Only One Airline Continues To Fly The Airbus A380
While Emirate’s massive fleet of Airbus A380s rests peacefully at airports around Dubai and British Airways’ A380 fleet…
While Emirate’s massive fleet of Airbus A380s rests peacefully at airports around Dubai and British Airways’ A380 fleet sit parked in France, a single China Southern A380 continues to fly. Currently, the aircraft is flying over eastern China and South Korea after crossing the Pacific Ocean. Let’s find out what the only A380 in the world presently flying is up to right now.
For a few weeks now, China Southern has been the only airline operating regularly scheduled passenger service using the Airbus A380. In fact, the airline has been using it once per week on flights CZ325 and CZ326, between Sydney and Guangzhou.
Additionally, China Southern has been flying the superjumbo on once-weekly services to the major cities of Los Angeles and London. Today, the aircraft is nearing the completion of flight CZ328 from Los Angeles, scheduled to arrive in Guangzhou at about 05:00 local time.
As The Points Guy notes, China Southern is the only airline still operating the A380. According to information from FlightRadar24.com, this lone Airbus A380 is registered as B-6136. It has been flying with China Southern for over nine years now, with the airline taking delivery straight from Airbus.
Interestingly, B-6136 was the airline’s very first A380, with China Southern taking delivery of four more over the course of three years. The last A380 delivered to China Southern was March of 2013.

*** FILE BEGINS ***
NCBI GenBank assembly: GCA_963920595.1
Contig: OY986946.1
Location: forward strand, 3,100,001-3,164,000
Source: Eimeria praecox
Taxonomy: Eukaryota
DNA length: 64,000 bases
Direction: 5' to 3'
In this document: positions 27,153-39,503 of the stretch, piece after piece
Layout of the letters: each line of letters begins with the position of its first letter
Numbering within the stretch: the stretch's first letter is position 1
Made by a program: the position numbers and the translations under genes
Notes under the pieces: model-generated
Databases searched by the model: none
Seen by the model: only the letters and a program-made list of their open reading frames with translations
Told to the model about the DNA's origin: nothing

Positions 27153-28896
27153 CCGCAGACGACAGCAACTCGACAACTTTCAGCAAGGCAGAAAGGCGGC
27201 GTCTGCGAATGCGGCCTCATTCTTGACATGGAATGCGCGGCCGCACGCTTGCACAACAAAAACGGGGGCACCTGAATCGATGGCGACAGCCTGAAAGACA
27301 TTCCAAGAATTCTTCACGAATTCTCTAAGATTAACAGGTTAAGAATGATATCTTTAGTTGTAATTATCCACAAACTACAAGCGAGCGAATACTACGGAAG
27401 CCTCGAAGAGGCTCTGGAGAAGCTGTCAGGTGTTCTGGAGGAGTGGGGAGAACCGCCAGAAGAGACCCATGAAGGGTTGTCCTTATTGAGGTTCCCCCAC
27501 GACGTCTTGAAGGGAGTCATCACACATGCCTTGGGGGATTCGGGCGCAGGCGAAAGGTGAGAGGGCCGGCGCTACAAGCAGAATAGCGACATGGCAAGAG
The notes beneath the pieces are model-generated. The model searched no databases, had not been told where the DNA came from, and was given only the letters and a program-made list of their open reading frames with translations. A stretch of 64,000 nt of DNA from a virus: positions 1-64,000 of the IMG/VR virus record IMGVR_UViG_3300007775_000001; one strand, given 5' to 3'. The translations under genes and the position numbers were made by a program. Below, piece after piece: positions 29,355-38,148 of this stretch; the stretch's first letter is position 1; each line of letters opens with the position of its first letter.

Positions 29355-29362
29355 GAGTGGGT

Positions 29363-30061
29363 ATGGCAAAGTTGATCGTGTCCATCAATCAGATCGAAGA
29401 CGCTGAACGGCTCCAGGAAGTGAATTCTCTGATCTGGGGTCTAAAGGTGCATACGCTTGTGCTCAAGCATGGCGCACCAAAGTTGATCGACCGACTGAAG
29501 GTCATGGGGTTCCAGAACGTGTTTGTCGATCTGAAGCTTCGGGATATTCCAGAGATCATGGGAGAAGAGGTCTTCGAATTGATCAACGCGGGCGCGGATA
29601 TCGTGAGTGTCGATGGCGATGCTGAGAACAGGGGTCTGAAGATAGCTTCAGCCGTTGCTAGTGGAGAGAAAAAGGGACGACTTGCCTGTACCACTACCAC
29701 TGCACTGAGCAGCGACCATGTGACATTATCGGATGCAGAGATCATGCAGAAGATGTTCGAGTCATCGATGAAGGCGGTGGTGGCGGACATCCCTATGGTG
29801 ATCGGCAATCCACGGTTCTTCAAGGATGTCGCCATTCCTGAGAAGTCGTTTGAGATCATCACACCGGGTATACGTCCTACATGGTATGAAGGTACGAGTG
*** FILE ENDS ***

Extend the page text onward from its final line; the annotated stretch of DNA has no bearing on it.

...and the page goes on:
A380s remain parked everywhere else
Everywhere else in the world, Airbus A380s remain parked in storage. With global demand for air travel at record lows, airlines have found the four-engined superjumbo uneconomical to fly.
The reasons for this are apparent. Not only does the aircraft consume more fuel, but it requires more cabin crew onboard. Furthermore, maintenance for these jets is more extensive.
Emirates, the world’s largest operator of A380s, has parked its A380 fleet at two airports around Dubai: Dubai International Airport (DXB) and Al Maktoum International Airport – also known as Dubai World Central (DWC).
Meanwhile in Europe, Lufthansa has opted to withdraw six Airbus A380s from service permanently. There are concerns that Air France will make a similar move with some or all of its nine A380s. This is because the airline’s leadership was already not satisfied with the economics of the plane. In fact, they had decided that the refurbishment of the fleet’s aging interiors was just not worth it. These sentiments were already present before this devastating pandemic.
It’s still quite surprising that China Southern sees itself able to operate the aircraft at all, given the decrease in air travel. However, it’s probably not just passenger demand that gives the airline reason to operate the aircraft.
Just as we’ve seen with many other airlines around the world, it’s likely that large amounts of vital and high-value cargo are delivered using these jets as well. This would justify the use of such a large aircraft, even if passenger numbers are low.
How long do you think these A380 services will run for? Will they fly through the duration of this pandemic? Let us know your thoughts in the comments.